This morning I was up before my alarm went off - up before dawn actually. (Today that was at 7:28, so it was no great feat.) While Santhià is a lovely town (they won the final competition on the weekend show on national TV - congratulations!), I didn't come to Europe to enjoy life in small town Italy. My goal is still to arrive in Jerusalem for Holy Week. Three weeks ago, I dragged myself into town. Today I strode out, heading towards Rome once again.
As I mentioned near the end of my last update, this morning was cold and grey, and it soon became very wet as well. This is actually my least favourite weather for walking, although today could have been worse. The temperature may have gone as high as 10 Celsius, but with the light headwind it certainly didn't feel like it.
I've mentioned we've had some rainy days during my three week sojourn in Santhià, but today was the first time I've walked in the rain with all my gear since I ascended the Great St Bernard Pass on October 16. I did a much better job layering my clothes a month ago than I did today. (Thinking about it just now, I don't think there was any wind that last day in Switzerland.) After an hour, my sleeves were sopping wet where my forearms extended beyond the cover of my poncho. My torso was still warm and dry, but I could feel my arms and then my hands gradually cooling down.
Losing body heat is rarely a good thing, particularly when walking off-road with the nearest shelter an hour or more away. My plan for today was to make the 29 km walk to Vercelli, passing through two small towns on the way, and then meeting up with Salvatore and another pilgrim who were waiting out the rain for a day there. I'd sent him a text as I was leaving Santhià, and got a reply as I was approaching the first town 9 km away.
Once I got under cover, I pulled out my phone. His message was to the point - no hostel in Vercelli, go to the next town along. I consulted my Via Francigena guidebook. The next town along is 11 km away, or a little over two extra hours of walking. I'd delayed my departure from my warm and cosy home in Santhià until 10:00 this morning, hoping against hope that my errant parcel would be delivered. (It wasn't. Was I surprised?) After packing up, I strolled up the street to say farewell to Severina, the woman who runs the small shop where I've been buying fresh fruit, local cheese, and bread over the past few weeks.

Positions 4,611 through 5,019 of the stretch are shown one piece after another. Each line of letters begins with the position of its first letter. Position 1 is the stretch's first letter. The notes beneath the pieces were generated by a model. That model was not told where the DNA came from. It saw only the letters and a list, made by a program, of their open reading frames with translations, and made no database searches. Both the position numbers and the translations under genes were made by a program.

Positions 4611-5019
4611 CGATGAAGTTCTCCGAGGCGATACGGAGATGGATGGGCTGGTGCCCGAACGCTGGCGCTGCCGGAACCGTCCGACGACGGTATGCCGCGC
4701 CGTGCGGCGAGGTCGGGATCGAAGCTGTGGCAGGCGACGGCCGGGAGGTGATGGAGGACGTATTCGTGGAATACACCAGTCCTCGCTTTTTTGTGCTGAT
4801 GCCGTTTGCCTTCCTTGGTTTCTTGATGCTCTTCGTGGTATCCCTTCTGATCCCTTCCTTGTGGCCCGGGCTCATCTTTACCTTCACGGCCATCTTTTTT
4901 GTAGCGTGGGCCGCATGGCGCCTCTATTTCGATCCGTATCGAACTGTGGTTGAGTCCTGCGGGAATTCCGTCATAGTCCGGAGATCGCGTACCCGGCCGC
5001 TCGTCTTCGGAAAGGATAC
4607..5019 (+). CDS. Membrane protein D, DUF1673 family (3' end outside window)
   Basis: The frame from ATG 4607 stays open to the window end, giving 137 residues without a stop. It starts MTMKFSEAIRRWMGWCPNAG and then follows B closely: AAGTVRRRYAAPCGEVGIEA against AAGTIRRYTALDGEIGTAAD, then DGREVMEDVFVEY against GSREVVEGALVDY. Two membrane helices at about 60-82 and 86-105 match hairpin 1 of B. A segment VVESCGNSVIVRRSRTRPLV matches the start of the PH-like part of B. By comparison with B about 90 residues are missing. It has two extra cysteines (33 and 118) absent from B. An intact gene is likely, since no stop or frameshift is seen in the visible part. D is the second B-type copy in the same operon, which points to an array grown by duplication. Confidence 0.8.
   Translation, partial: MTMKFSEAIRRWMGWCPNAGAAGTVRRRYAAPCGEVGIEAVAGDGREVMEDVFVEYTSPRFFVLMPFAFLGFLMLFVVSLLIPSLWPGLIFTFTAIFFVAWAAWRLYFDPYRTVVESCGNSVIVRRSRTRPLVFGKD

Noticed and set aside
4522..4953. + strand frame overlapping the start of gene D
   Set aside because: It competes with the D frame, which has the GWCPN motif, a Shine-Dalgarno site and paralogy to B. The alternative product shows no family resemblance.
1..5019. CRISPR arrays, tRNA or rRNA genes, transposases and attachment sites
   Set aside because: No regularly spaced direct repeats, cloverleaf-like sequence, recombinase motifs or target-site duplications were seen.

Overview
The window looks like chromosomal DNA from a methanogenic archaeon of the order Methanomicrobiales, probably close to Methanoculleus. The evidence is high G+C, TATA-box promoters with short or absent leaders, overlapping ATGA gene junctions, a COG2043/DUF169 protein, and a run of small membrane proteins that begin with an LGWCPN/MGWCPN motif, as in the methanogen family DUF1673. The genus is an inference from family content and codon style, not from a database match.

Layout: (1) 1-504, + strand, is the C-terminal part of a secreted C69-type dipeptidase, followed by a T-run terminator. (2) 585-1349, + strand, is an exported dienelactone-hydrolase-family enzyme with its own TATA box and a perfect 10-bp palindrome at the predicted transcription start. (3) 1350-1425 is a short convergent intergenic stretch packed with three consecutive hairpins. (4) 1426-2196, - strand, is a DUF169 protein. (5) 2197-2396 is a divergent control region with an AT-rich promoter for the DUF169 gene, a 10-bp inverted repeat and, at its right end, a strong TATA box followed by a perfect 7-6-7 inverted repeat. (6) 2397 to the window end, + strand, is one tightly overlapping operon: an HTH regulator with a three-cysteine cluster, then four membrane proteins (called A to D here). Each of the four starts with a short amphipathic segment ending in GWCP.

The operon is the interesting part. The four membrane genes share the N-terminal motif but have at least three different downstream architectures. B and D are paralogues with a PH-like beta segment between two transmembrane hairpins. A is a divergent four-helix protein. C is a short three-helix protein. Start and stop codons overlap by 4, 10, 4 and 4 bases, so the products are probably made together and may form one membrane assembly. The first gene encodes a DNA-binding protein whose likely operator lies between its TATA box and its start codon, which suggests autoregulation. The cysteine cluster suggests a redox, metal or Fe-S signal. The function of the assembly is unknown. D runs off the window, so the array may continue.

Due to my late start, continuing on to Vercelli would have meant arriving at twilight (sunset was at 4:55 pm today) after walking at least six hours in the rain and then trying to find accommodations for the night. Since I'd found a dry spot out of the wind, I pulled off my rain poncho and set down my backpack. Breakfast had been four hours earlier, so I pulled out the lunch I'd prepared and ate while I considered my options. Then I headed to a café to warm up over a cappuccino. The barista gave me directions to the only place in town that has rooms.
By 1:30, I was unpacking my gear while the proprietor made up the bed. It's dry, there's a Chinese restaurant and a café downstairs, I have a sink with warm and cold running water in my room. And a bidet, oddly enough, although the toilet and shower is a few doors down. No heat, though. I'm the only person on this floor of the building, so the radiator is merely decorative. The good news is, it's cheap!
Later on I went down to ask if they had any old newspapers that I could have, not only to stuff inside my footwear to aid in drying, but also to scrub the mud and grit and grass off the outside before it dried and caked on. The proprietor had stepped out, leaving his wife to mind the counter. It turns out that we each speak about the same amount of Italian, just not the same words. After a few attempts at communication, I was told to wait five minutes. (A note for people travelling cross-culturally: in my experience, "five minutes" rarely means a literal five minutes.) It didn't take me long to wonder whether my phone's nifty translation app could handle Chinese. Sure enough, it does -- both Traditional and Simplified character sets. Thirty seconds later, I was heading back to my room with several sections of yesterday's paper.
As shown by the photo, the coming days are going to be pretty much ideal for walking. I plan to get an early start and head to the town Salvatore told me about earlier today. It should be about 32 km, so even with a short break for lunch I should arrive well before dark. The trail markings in Piemonte continue to be excellent, so I don't anticipate losing any time to wrong turns or sheer confusion. And now, to bed!